Modernization of public education in the last quarter of the twentieth century was controversial. Stories of incompetence were widespread, including one of a teacher who mistakenly taught students about World War Eleven (II). Every governor faced the issue, but one, Bill Clinton, made it a dominating issue that served as a springboard to his presidency. Clinton began by making a thorough study of the problem—too many districts, too little pay. By the 1980s, some teachers were receiving food stamps, and their children were eligible for free lunches. A one-percent increase in the state’s sales tax financed the plan, the most controversial part of which was testing the teachers for their competency. What Clinton began was soon matched by other states, but Clinton had the benefit of being known both as the education governor and as one who stood for accountability even at the cost of teacher support.
The next phase came in response to the last of the repeated rulings by the state Supreme Court that the existing system violated the state constitution. In Lake View District No. 25 v. Huckabee (2002), the court ruled unequivocally that inequality was unconstitutional and that the legislature must fix the problems in accordance with the decision under court supervision. The state was badly divided over implementing this decision as smaller districts fought back legislatively to prevent consolidation. Adding to the controversy was the federal “No Child Left Behind” law. In Arkansas, twenty-nine percent of the schools failed the federally mandated test and thus were threatened with takeovers or being shut down.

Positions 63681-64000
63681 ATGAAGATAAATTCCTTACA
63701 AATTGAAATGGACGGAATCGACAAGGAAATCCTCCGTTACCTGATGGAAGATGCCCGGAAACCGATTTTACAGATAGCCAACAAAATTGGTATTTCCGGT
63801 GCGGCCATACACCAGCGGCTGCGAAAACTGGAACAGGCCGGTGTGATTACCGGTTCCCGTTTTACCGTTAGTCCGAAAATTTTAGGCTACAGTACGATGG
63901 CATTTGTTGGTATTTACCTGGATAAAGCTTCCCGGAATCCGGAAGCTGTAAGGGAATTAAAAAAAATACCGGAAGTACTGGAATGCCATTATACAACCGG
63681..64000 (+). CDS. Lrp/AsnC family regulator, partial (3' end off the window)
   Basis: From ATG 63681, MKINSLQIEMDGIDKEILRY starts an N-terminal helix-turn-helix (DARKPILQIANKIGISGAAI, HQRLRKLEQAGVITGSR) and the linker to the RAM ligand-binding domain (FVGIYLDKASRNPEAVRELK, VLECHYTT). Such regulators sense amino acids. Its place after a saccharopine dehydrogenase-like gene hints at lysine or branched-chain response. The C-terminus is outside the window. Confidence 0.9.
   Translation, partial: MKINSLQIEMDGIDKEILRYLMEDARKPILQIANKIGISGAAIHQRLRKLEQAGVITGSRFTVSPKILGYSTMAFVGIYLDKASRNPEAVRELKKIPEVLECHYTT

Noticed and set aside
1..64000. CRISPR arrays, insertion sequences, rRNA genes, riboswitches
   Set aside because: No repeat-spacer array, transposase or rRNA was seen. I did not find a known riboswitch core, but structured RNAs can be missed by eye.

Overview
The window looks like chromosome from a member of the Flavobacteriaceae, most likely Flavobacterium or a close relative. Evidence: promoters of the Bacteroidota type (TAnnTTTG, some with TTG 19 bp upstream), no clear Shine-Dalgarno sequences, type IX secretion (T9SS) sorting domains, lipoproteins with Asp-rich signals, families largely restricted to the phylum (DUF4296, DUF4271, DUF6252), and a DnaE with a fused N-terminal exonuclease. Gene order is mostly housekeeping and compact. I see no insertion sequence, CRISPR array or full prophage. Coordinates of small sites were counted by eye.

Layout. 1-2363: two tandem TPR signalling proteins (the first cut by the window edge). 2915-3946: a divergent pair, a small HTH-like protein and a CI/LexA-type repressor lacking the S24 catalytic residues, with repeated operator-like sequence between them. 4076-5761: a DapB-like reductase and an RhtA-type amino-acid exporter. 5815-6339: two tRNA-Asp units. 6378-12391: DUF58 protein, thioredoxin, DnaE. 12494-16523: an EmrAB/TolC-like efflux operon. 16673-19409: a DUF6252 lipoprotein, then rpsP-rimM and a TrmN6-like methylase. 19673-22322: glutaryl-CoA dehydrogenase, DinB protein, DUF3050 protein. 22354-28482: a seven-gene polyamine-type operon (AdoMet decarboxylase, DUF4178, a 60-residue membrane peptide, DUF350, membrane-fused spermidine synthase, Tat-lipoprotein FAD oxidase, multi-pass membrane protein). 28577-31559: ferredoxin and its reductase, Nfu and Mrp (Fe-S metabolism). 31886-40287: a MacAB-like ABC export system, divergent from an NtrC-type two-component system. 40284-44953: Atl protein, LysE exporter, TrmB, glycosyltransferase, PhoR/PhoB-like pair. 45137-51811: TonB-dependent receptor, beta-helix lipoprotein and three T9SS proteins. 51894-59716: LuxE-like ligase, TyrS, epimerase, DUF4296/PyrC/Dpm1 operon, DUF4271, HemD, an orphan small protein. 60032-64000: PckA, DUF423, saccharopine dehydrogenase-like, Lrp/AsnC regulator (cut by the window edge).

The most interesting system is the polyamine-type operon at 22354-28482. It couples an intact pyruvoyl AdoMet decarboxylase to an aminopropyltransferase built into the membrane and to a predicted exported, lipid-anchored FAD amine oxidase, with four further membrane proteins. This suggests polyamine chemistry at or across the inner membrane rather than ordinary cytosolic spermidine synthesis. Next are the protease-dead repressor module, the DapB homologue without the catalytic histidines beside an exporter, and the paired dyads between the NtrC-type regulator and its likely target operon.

Some parents—in response to forced integration, a desire for better educational quality, a fear of secularism, and other reasons—now turned to private and church-sponsored schools and home-schooling. Many religious schools promised rigorous education often explicitly free from secularism and implicitly free from race mixing. Home-schooling by 2005 was virtually unregulated. There was much enthusiasm for charter schools that would be free from bureaucratic control. A reinterpretation of the teaching profession had also taken place. The Arkansas Education Association, as the former STA was called after 1920, was by 2000 constantly referred to in the press as a “union,” a term intended to denigrate teachers both professionally and financially.
Arkansas had long possessed what by national standards consisted of a backward educational environment. One element was a lack of professionalism, a condition often apparent in high school social studies classes too often taught by uncaring and under-trained coaches. Science instruction, especially in biology, frequently yielded to community pressure, with the result that evolution information was often not taught. Ironically, it was Arkansas that provided in Epperson v. Arkansas (1968) the case in which the Supreme Court stuck down anti-evolution statutes. A legislative attempt to mandate teaching “creation science” came to grief in district court with the case McLean v. Arkansas Board of Education (1982).
A review of the addresses made by Arkansas’s governors since 1836 reveals that educational issues ranked along with economic development as the most consistently discussed topics. However, discussion has not led to solutions.
For additional information:
Arnold, Morris S. Colonial Arkansas: A Social and Cultural History. Fayetteville: University of Arkansas Press, 1991.
Blevins, Brooks. “Mountain Mission Schools in Arkansas.” Arkansas Historical Quarterly 70 (Winter 2011): 398–428.